Tuesday, 19 May 2009

The Australian Partnership Scholarships

http://www.apsprogram.or.id. The Australian Partnership Scholarships (APS) is an initiative from the Australia Indonesia Partnership for Reconstruction and Development (AIPRD) and is funded by the Australian Government for postgraduate study for Indonesian students in Australian universities.
APS is a different scholarship program to the Australian Development Scholarship program (ADS).
The objective of the scholarship program is to increase the human resource capacity of Indonesia in the areas of Economic Governance, Public Sector Management and Education. The scholarship program is an important component of the on-going development cooperation between Indonesia and Australia. After the earthquake and tsunami in Aceh and North Sumatera, the Australian Government has increased its commitment to supporting development in Indonesia.

The Australian Partnership Scholarships Program funds Indonesians for higher degree (post graduate) study in Australia through a joint selection process overseen by the Government of Australia and the Government of Indonesia and consistent with mutually agreed general policy objectives.
The APS Program is managed through the APS Project Office in Jakarta and through the IDP office in Canberra to ensure efficient and effective administration of the program.

Friday, 3 April 2009

School & Scholarship

A school (from Greek σχολή (scholē), originally meaning "leisure", and also "that in which leisure is employed", "school"), is an institution designed to allow and encourage students (or "pupils") to learn, under the supervision of teachers. Most countries have systems of formal education, which is commonly compulsory. In these systems, students progress through a series of schools. The names for these schools vary by country (discussed in the Regional section below), but generally include primary school for young children and secondary school for teenagers who have completed primary education.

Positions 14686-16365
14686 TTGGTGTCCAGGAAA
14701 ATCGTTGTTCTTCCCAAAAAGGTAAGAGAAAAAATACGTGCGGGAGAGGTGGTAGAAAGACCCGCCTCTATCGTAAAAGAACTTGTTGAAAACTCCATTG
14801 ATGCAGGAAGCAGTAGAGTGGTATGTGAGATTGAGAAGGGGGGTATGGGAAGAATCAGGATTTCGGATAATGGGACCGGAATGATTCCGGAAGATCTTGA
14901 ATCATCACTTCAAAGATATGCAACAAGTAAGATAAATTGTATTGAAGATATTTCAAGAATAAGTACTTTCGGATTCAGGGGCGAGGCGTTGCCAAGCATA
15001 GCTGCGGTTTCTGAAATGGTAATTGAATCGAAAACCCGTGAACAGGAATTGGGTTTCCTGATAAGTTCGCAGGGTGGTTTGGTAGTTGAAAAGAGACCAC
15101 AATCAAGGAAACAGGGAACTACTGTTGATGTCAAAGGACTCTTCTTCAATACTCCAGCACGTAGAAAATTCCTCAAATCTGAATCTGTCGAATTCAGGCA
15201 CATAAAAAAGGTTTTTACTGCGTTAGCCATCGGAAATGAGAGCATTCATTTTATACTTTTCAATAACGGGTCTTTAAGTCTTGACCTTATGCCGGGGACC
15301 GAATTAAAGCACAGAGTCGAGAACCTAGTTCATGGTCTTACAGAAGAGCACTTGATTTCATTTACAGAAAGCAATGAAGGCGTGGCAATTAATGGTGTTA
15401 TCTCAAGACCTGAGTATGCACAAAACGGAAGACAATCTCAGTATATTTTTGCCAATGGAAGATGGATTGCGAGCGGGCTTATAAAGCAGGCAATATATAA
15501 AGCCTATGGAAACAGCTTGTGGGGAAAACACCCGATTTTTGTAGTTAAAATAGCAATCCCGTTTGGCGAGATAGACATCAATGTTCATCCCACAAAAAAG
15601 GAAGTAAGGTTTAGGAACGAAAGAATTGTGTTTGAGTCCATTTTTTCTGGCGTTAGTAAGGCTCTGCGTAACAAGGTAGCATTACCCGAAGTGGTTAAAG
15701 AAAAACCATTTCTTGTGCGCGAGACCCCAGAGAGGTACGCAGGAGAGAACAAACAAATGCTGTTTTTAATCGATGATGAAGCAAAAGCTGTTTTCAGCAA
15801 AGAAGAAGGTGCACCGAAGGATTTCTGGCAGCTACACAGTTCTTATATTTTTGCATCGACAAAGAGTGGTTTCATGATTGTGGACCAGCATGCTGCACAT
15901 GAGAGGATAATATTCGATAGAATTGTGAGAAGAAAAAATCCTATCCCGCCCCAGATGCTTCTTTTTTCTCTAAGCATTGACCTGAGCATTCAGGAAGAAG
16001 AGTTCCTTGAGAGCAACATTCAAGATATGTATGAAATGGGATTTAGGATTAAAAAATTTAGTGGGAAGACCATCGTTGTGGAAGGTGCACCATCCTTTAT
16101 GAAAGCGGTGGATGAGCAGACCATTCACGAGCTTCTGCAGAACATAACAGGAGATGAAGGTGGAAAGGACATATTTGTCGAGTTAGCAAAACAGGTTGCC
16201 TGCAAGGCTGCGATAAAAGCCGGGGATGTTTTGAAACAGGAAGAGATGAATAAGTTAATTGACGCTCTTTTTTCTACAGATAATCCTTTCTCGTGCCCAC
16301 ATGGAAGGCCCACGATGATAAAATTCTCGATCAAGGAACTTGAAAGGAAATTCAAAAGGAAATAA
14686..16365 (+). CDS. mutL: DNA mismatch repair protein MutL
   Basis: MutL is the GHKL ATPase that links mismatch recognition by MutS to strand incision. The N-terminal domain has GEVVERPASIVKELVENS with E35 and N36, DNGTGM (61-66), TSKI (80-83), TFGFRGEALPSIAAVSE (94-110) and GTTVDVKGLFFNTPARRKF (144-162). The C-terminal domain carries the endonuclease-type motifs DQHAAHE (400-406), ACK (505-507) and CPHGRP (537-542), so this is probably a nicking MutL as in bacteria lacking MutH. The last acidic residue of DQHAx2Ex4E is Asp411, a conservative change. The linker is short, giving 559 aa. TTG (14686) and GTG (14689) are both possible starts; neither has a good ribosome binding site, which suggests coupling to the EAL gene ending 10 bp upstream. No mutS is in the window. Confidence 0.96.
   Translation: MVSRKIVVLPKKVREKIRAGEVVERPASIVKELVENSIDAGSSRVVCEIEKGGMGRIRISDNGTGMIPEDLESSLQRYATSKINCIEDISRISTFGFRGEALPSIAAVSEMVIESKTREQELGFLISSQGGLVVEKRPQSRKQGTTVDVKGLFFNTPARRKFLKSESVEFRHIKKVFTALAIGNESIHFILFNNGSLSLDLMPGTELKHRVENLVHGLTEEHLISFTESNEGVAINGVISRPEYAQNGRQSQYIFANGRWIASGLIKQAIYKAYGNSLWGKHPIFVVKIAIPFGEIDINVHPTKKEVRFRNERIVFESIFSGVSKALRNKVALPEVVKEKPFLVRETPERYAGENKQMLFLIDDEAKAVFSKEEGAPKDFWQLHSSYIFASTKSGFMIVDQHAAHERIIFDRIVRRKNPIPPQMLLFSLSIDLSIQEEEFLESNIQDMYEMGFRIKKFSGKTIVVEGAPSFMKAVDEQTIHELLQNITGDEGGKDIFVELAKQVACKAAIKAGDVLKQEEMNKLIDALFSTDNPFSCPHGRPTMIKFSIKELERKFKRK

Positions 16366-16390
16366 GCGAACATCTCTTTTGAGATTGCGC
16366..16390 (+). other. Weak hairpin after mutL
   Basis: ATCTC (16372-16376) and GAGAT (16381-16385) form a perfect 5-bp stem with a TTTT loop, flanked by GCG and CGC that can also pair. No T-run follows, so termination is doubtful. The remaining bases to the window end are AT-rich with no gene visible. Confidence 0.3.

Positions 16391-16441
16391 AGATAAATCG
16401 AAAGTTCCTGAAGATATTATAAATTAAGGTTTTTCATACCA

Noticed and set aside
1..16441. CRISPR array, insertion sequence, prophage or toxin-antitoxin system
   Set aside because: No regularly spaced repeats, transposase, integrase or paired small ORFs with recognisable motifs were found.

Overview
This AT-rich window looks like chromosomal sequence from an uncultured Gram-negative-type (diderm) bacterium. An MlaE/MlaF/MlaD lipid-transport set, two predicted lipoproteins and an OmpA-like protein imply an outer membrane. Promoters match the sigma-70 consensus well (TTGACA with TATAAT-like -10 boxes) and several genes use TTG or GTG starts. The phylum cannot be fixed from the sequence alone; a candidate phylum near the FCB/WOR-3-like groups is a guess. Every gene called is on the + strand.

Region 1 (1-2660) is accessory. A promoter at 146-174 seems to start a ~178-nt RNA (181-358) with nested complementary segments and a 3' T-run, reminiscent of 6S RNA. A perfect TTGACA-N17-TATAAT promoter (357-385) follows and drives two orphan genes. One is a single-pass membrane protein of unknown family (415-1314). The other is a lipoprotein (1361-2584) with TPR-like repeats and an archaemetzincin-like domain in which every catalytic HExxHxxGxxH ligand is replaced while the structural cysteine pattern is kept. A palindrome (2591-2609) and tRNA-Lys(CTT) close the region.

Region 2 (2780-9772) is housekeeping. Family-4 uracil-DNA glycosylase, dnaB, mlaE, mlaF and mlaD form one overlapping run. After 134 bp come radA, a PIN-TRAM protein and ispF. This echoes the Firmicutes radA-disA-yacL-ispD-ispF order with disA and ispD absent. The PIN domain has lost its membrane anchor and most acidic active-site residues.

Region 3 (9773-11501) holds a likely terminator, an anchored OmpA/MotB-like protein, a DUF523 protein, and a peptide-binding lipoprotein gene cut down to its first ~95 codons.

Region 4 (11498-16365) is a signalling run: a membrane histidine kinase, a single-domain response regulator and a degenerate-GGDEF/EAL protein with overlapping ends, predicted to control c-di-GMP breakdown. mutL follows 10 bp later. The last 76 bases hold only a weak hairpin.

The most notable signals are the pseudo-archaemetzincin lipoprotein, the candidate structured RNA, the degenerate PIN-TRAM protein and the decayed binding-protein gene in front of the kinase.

In addition to these core schools, students in a given country may also have access to and attend schools both before and after primary and secondary education. Kindergarten or pre-school provide some schooling to very young children (typically ages 3-5). University, vocational school, college or seminary may be available after (or in lieu of) secondary school. A school may also be dedicated to one particular field, such as a school of economics or a school of dance. Alternative schools may provide nontraditional curriculum and methods.

There are also non-government schools, called private schools. Private schools may be for children with special needs when the government does not supply for them; religious, such as Christian Schools, Khalsa Schools, Torah Schools and others; or schools that have a higher standard of education or seek to foster other personal achievements. Schools for adults include institutions of corporate training and Military education and training.

In homeschooling and online schools, teaching and learning take place outside of a traditional school building.